Guidelines for feed formulation

1) Premix: Premix micro ingredients, for example, antibiotic growth promoters, vitamins, and minerals with a reasonable diluent before their consideration in a supplement. Diluents serve to dilute the micro ingredient and consequently encourage the rate of blending. Diluents ought to be dry with a specific end goal to allow a more uniform scattering of individual miniaturised scale fixing particles. Dampness must be maintained a strategic distance from as it might bring about entrainment and bunching (hygroscopic mixes, for example, urea are not appropriate diluents). Nonetheless, it can be preformed all the more effectively and proficiently by method for a small portable cylinder mixer (cement mixer). Defensive apparel, gloves and clean veil ought to be worn when when handling micro ingredients.

2) Supplement: This supplement will contain the premix, an appropriate Carriers, and the remaining minor dry ingredients in the diet routine including minerals, urea, and supplemental protein sources. Carriers are feed ingredients which join with the small scale fixings in the premix to change their physical attributes. By adsorbing to the carrier, the fine particles of the micro ingredients are permitted to move all the more quickly and consistently through the blend. This quick development of micro ingredients through the blend is vital to guarantee satisfactory dispersion before addition of molasses. The carriers ought to have physical properties practically identical to ground grain or oil seed dinners. For sure, both of these might be utilised as carriers. Be that as it may, the adsorptive properties of ground grain and oil seed suppers are low. This constraint might be overcome by first consolidating 2% fat to the ground grain or oil seed feast before mixing with the premix. In preparing the supplement, first include the carrier, and then include other major ingredients until they achieve the focal shaft line, then include the premix and other minor ingredients, lastly include the remaining major ingredients.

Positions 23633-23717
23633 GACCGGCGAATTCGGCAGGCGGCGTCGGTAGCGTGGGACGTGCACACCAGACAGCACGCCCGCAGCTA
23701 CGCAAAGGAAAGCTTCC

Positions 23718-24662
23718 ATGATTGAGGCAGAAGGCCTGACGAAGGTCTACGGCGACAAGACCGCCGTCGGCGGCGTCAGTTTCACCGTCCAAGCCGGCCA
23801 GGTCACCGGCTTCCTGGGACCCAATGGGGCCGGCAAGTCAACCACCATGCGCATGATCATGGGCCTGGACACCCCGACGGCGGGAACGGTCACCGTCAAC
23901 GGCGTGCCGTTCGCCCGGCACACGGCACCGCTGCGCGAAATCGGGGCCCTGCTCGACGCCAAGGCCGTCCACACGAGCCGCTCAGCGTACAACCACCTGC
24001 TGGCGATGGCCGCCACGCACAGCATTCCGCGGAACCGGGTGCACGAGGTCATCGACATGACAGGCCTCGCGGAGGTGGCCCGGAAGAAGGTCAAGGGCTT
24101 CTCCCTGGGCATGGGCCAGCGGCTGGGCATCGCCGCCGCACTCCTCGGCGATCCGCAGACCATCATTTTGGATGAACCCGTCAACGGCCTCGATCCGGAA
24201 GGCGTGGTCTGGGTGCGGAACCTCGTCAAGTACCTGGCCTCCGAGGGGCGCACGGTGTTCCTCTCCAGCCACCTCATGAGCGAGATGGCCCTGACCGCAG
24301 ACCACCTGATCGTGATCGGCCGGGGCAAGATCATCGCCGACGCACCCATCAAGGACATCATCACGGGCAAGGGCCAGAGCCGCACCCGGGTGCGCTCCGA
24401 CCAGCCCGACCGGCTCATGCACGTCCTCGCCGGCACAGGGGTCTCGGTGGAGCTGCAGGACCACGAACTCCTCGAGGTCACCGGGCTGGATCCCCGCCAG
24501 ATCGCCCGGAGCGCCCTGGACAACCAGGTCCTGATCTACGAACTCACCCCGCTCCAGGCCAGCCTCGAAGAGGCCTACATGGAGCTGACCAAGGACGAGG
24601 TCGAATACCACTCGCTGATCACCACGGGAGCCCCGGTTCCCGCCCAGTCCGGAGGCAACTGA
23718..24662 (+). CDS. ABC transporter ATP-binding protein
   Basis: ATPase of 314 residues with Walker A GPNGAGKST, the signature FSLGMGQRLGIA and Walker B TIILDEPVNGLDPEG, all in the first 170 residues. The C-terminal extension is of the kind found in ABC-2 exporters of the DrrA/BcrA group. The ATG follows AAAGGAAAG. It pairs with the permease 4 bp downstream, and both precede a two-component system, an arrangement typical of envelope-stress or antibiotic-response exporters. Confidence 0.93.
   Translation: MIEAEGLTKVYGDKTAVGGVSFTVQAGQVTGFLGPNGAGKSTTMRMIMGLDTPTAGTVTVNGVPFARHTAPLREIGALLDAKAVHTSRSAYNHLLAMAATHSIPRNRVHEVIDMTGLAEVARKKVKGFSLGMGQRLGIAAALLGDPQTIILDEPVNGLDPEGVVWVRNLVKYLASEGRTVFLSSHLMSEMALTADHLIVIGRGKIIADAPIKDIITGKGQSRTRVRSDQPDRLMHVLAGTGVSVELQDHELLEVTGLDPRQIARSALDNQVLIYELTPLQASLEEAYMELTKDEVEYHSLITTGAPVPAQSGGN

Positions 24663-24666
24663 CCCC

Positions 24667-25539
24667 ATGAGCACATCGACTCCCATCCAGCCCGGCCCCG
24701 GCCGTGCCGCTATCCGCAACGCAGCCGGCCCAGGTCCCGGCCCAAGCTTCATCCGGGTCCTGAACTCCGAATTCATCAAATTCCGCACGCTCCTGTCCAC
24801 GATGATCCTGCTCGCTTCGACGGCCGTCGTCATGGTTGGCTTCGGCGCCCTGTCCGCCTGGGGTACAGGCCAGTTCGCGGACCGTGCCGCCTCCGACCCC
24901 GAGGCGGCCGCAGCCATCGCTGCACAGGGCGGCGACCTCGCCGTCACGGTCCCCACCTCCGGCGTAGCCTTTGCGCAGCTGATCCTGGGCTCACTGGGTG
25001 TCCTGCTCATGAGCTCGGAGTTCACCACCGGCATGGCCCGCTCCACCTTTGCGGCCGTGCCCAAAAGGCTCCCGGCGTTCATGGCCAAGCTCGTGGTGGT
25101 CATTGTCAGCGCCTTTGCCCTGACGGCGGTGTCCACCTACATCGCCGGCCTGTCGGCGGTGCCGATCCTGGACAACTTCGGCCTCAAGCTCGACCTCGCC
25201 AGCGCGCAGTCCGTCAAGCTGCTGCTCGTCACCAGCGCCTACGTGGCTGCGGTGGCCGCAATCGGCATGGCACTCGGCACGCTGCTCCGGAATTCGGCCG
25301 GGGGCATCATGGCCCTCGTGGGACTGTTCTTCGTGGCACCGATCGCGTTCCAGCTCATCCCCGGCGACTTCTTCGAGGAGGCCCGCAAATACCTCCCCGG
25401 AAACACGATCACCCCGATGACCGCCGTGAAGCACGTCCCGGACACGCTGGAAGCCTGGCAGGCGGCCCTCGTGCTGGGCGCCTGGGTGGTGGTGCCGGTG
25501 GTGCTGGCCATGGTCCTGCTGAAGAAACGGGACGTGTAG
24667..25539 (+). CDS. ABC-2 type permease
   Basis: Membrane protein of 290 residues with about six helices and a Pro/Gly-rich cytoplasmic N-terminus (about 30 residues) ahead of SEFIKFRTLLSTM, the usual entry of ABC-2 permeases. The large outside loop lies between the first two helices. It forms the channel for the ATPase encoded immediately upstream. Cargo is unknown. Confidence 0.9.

3) Finished feed: Finished feed might be prepared as follows: 1) include the grain portion of the diet to the blender; 2) add the dry supplement  to the centre of the blender (if possible, include supplement the inverse end of the blender to where the feed is released); 3) permit feed to blend for at least 1 minute; 4) add forage part of the diet; 5) add fat segment of the diet; 6) add molasses of the diet; 7) permit to blend for the time determined for the blender.

4) Adding Molasses: Molasses is a typical ingredient in diet formulation. However, it is very viscous and this introduces a few issues in feed mixing. Surely, if added to the diet despicably it can bring about marked increments in the CV of the micro ingredients. Dark strap molasses is especially viscous. The proficiency of mixing dark strap molasses with other dietary fixings will be improved in the event that it is initially weakened with water. The consistency of molasses is notably diminished by warming. Molasses ought not be warmed to temperatures in abundance of 43 degree Celsius, except for very short periods of time, as this may cause carmelization.

Here are some of the benefits of premixing

Accuracy of the weighting of the micro-ingredients

Micro-ingredients would require a much higher precision of weighting than macro-ingredients. That would request adjusted hardware that ought to be committed and set up particularly for micro-ingredients